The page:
Just last week, Facebook launched customizable Avatars for users in the US. While the social media giant’s very own “Snapchat’s Bitmoji competitor” Avatar feature has finally reached the US, that took almost one year to happen after originally being launched in other countries (like the UK, Australia and New Zealand) during last year (2019).
Still, the feature is extremely cool to use, especially for the younger audiences, as Facebook’s Avatars are obviously designed to spice up the platform, and most likely to also attract younger users back to the social media App.
Facebook’s Avatars are basically a playful way for users to represent themselves in chats and comments, as the feature allows users to create their very own customized digital characters to represent themselves in both Facebook’s Messenger chats and News Feed comments.
Additionally, as one year already passed since Facebook’s Avatars were first released, users can now also use their personal Avatars as “stickers” to comment on Facebook Stories.
Thanks to Facebook’s now US-released and “long-awaited” Avatars, US citizens can now too say goodbye to the days of only being able to express their emotions through the generic happy, sad, angry and/or thumbs up standard emojis on Facebook.
As such, Facebook’s Avatars will now also allow US users to create their very own personalized Avatars (a “similar-looking” cartoonish digital replica of themselves) that will be used as “stickers” that can be shared in comments, Facebook’s Stories and additional content on Facebook.
HOW LATE IS FACEBOOK TO THE AVATARS RACE?
While these funny and “cartoonish” digital caricatures of Facebook’s users are similar to Snapchat’s Bitmoji App, they still have their own distinct look.
However, the biggest problem with Facebook’s Avatars is that they’re hopelessly late to the market. While it’s good that the social media giant took its time to research how to include these funny-looking and customizable digital emojis to its platform, Snapchat’s already similar introduced feature (Bitmoji) helped the multimedia messaging App (Snapchat, who’s owned by Snap Inc.) to gain a ton of ground during the time frame that Facebook needed to come out with its own digital Avatars.
While Bitmoji has been around since 2014, it didn’t took much time for Snapchat to acquire it, as that happened just two years later (in 2016). Not only that, but Snapchat’s now owned Bitmoji App has been a mainstay of the Top Apps Chart for a long, long time.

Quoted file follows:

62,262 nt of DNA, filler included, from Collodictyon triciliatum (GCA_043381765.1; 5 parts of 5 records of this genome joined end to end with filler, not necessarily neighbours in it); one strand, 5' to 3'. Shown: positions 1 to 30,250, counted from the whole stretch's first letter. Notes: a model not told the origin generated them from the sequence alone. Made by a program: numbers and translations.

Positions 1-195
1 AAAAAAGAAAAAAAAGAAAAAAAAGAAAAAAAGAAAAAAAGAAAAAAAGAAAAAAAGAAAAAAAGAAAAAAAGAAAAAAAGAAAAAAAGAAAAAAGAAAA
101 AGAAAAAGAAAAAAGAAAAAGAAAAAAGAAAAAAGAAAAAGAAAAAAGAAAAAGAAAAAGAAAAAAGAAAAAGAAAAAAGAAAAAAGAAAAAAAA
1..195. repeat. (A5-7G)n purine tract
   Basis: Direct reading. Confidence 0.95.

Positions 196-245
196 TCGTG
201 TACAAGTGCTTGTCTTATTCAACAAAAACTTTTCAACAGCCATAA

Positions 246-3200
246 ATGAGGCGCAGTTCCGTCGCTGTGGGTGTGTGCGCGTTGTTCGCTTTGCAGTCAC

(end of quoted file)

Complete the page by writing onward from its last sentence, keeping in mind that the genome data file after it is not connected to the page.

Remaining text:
Furthermore, around one year ago – exactly when Facebook announced its Avatars for the very first time – Sensor Tower had already estimated that Snapchat’s Bitmoji had been downloaded over 330 million times, which just adds up to Snapchat’s lead over Facebook in this “digital avatars race”.
Since then, Bitmoji has also got its very own developer kit (called the Bitmoji Kit), which allows App developers to integrate Snapchat’s Bitmojis into their mobile Apps for more expressive communication. This includes social apps like YOLO, games where your character looks like you, and even merchandise and smart watch faces.
Still, this doesn’t mean, by any chance, that Facebook’s Avatars won’t end up proving to be a huge success, and that’s because we all know how many people use the social media worldwide – “A WHOLE LOT”, to simply put it.
That’s something that Facebook News Feed Product Lead Amit Fulay stated exactly one year ago, right at the time that the company rolled out its digital Avatars for the very first time, where Fulay said “We’re by no means the first ones here. The notion of having digital representation has been around for a really long time. What we’re trying to do is this at scale.”
Exactly at the time that Facebook’s Avatars were originally released (1 year ago), Facebook Avatars Communication Manager Jimmy Raimo also shared his personal thoughts about the issue of “copying Snapchat’s Stories’s Bitmoji feature”, saying that “Facebook cares more about building what the most people will use and enjoy than getting credit for inventing something. There’s been a ton of work put into this, from the product and design perspective to find out, with how many people on Facebook, how to make this as representative as possible.”